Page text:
If music videos were already becoming, for some, the sole way to be literal about a song, then fans watched the disco-era clothing and scenery of the video and wondered why did the Beastie Boys turn disco? Keep in mind too that in 1989, the link between hip-hop and disco was not something thoroughly discussed or investigated, for there wasn’t a hip-hop mainstream media just yet. If you were to read about topics like that in the mainstream, you might catch it in Spin, but rap music was still rap music, it was the end of the decade. The music was still kicking it, but people were also wondering of rap music would become a fad of the 80’s and return to obscurity once 1990 found itself on the calendar. “Hey Ladies” began with a sample from The Commodores’ “Machine Fun”, a funky song that might not be stereotypically disco but caught a group that made some feel its 1970’s splendor. Listeners seemed to refuse to detach the disco-era feel of the video with the song, which left some confused. Meanwhile, those who watched the video and saw a Foghat 8-track, heard the Deep Purple sample, and heard lyrics like “take my advice, at any price/a gorilla like your mother is mighty weak, man” and “woke up in the morning with a one ton ho” were catching something new, that something else was going on that had nothing to do with the Licensed To Ill experience. Either you got “Hey Ladies” at first or you didn’t. I could sense the disco-ness of the song but it seemed a lot more than just flat out disco. The Roger, Deep Purple, and Kool & The Gang sample puzzle felt as if there was a lot more going on, quick glimpses from other records that felt more original than Licensed To Ill. I wanted to hear more.
While “Hey Ladies” was the introduction to what was to come on their second album, the first song on Love American Style EP was the incredibly funky “Shake Your Rump”. It seemed further from the first album but felt more like what was going on in rap music at the time. It felt modern, as if you could put this next to De La Soul, The D.O.C., MC Lyte, Kool G. Rap & DJ Polo, Kid ‘N’ Play or Boogie Down Productions and it would match with everything else on a mix tape. What I loved about “Shake Your Rump”, outside of the samples, was how they were more than happy to pass the mic to one another as if they were on a basketball court or basement and just throw rhymes to one another. There were different levels, depths, and textures in the same song, as if one could hear each verse distinctly, going into a different room (or a multitude of rooms) before making it to the outside. The moment I heard the line “disco bag dropping and you doing the bump”, followed by the “shake your rump-pah” sample, and heard the crowd going nuts while another sample was being scratched. I went absolutely crazy. This felt right, as if this was the block party in New York City I had to be in, and I wanted to be a part of this place.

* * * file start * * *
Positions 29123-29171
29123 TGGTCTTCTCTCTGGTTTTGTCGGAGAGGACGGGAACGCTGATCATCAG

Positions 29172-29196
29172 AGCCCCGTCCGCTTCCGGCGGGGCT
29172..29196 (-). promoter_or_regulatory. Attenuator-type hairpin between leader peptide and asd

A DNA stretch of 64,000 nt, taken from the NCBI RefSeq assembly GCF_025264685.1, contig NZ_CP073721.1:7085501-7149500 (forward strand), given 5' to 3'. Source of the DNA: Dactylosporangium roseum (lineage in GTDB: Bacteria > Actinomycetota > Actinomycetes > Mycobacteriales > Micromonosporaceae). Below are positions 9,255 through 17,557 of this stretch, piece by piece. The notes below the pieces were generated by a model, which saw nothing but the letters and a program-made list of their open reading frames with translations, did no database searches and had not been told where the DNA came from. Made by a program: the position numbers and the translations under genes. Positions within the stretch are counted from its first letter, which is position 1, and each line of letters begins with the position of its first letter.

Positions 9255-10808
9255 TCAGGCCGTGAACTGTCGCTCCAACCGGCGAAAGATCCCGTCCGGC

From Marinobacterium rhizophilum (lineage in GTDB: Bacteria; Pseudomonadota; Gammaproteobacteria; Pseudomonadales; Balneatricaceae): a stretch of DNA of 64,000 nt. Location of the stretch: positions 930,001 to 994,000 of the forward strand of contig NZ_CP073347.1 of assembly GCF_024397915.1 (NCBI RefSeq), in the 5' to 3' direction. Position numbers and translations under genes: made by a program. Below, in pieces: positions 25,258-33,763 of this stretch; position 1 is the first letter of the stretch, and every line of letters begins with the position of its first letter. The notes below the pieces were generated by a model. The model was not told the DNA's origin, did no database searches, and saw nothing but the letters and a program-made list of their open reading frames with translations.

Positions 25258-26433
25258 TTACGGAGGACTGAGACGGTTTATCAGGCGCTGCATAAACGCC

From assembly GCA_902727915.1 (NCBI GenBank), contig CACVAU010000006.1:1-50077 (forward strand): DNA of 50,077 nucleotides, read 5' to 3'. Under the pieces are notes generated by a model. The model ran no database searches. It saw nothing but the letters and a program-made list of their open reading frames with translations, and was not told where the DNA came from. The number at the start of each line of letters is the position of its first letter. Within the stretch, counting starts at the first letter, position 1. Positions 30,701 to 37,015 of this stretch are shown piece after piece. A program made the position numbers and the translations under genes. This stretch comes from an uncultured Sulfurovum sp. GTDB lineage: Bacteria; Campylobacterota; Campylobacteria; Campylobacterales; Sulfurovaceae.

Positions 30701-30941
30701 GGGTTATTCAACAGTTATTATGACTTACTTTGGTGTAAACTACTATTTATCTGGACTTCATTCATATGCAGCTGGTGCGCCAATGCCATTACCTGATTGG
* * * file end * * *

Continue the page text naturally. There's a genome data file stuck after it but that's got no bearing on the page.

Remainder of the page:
No one outside of the group or CapitoL Records had any sense of what this new album would be like. No one saw the cover, no one knew the vinyl pressing had an 8-panel gatefold. There was a buzz for what was new, but outside of “Hey Ladies” or “Shake Your Rump”, there were no other hints. “33% Is God” and “Dis Yourself In ’89 (Just Do It)” were nothing more than instrumental versions of the two songs, but were they? They weren’t quite remixes, it seemed what the Beastie Boys and producers The Dust Brothers did was enhance an instrumental by creating individual songs that could be enjoyed on its own. Years later, when the background for John King, Mike Simpson, and Matt Dike were learned, you realized why they did sound like a mix tape, or an old radio aircheck: they wanted it to be like that. Imagine tuning into a radio frequency in the distance and finally catching something that feels good. If you were in a car, you’d drive to the limits of the city and keep on driving so you could listen to that frequency until the gas ran out. You knew if you drove just outside of the city limits, you may not ever get that frequency again. This is what Paul’s Boutique would sound like, but no one 25 years ago knew that in full yet. I’d like to think a lot of people don’t know that now. The sound was meant to capture a time and place, and a feeling that already didn’t exist. 25 years after the fact, we’re still wondering how so many forgot to keep the spirit alive. Fortunately, there are many who know the full strength of the album that was to come.